About FreeCAD, Svertchok and Blender
Commenting post 106:
Yes, nikitron is the Svertchok master
I think I can reply here too... This would be very hard... Although the geometry algorithms of Svertchok probably could be adapted to work in FreeCAD, the problem is the nodes system. There is no such system in FreeCAD at the moment (some people are interested in creating one, though, but so far nobody came up with actual coding).
Personally, I think it would be a lot of work to do that, and even more work to maintain two different versions in sync after that, for not much advantage. In FreeCAD, it would benefit almost only architecture. The other engineering disciplines would have little use for something like that. While in Blender, it benefits other peopleinterested in generating algorithm-based geometry too.
Also, Blender is based on a very flexible, free-form mesh system, while FreeCAD uses much more rigid brep solid geometry. You would cut some freedom of Svertchok if it had to be adapted to work with solids only.
The key of working with architecture in FreeCAD (I need to write more about that), I think, is to not consider solely FreeCAD as your modeling/authoring tool. We take always great care of that with the Arch workbench, that you are able to work with mesh data imported from other apps like Blender or Sketchup, which are fast, free-form mesh modelers, where you are not bound to physical limitations, and your creativity is not limited by stupid BIM tools... It is the work of the BIM tool to bow to your creativity, not the contrary.
I don't think any BIM app out there has the same capability as FreeCAD to bring mesh data all the way up to valid BIM objects. Think of a mix between Revit and Rhino (which has excellent mesh-to-solid converison tools). You can really take the Blender monkey head mesh, and turn it into a valid wall object in FreeCAD, if your meshes are clean solids (no face superposition, no manifold edges), no further work is needed.
So for me, the real powerful place to have Svertchok is in Blender, where you can make it do almost anything, and explore forms without constraints. Then you have a little work, which is unavoidable when you have that freedom, to rationalize those forms, extrude faces into solid stuff, etc. Then, you import it into FreeCAD, convert everything to BIM objects, and that's it. This would of course be more comfortable with a tool like Svertchok directly inside FreeCAD, but at the cost of a portion of your freedom.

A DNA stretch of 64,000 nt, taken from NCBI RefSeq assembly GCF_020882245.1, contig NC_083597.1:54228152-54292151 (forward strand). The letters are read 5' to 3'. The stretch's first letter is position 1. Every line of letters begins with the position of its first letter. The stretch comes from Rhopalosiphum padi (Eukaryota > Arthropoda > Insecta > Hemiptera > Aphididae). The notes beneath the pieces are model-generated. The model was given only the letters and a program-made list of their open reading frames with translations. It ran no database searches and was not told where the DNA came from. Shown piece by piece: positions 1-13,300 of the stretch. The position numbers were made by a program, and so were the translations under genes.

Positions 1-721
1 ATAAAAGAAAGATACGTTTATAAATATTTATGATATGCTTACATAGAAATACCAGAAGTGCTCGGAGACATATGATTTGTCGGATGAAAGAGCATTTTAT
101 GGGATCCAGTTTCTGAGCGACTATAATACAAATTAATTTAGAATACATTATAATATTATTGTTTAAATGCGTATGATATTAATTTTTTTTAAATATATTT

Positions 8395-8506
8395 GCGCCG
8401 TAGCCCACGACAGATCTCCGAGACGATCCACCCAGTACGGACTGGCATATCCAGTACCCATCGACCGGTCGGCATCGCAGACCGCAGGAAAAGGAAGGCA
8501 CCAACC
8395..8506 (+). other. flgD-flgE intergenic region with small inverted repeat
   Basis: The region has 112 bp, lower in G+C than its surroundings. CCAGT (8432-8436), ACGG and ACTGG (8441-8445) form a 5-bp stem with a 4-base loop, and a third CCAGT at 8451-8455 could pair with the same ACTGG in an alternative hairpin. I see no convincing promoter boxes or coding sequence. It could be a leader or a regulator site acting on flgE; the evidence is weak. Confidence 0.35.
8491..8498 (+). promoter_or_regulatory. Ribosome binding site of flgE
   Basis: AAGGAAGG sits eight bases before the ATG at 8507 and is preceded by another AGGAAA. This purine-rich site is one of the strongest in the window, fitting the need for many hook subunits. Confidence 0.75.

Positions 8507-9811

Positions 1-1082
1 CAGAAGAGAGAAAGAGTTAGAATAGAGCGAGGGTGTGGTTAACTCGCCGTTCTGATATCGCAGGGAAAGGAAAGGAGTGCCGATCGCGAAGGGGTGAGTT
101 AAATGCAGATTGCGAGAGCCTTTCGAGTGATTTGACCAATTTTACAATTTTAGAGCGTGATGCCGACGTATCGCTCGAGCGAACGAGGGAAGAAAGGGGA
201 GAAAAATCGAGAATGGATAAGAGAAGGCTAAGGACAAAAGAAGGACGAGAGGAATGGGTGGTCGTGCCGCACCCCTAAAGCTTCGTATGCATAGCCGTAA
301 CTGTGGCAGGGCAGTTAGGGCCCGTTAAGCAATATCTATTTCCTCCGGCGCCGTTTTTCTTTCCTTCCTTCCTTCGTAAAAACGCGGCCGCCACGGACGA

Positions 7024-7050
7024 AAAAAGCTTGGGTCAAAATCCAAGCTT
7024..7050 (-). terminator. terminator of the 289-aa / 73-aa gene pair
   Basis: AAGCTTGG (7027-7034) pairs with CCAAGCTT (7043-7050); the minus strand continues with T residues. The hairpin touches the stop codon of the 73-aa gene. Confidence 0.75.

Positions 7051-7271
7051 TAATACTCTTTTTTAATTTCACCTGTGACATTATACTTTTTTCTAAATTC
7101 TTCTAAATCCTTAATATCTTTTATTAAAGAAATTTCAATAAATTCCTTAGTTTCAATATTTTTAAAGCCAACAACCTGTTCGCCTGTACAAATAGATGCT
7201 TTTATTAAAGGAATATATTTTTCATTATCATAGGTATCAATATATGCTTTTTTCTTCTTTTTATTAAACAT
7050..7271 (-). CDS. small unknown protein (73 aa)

This focus we put on keeping FreeCAD and specially the Arch workbench as open as possible to all kinds of data input, explains partly why its own creation tools (wall, window, etc) have a lower priority (at least for me), and therefore are not as developed as one would wish yet. But I think this is the correct order: First we must make sure the model is open to maximum freedom. This is something very precious, and very opposite to more capable BIM apps like Revit. Then we think to the ease of use of the creation tools. If we were to do the contrary, the decisions we would take with the creation tools would sooner or later shave off some of that freedom.
Of course that doesn't mean we cannot have powerful creation tools like Revit! Certainly we'll get there at some point in time. But since our resources are limited (very few people
working on the Arch workbench), it inevitably goes slow and one has to carefully think of priorities.
If you think of the Unix philosophy of "instead of one all-in-one app, rather many simple tools, each doing one task well", this Blender->FreeCAD scheme fits in pretty well. Never we'll have in FreeCAD mesh modeling tools of the quality of Blender. And it would be very hard for Blender to gain the technical and precision tools that FreeCAD now has. For me the path is clear: We need both.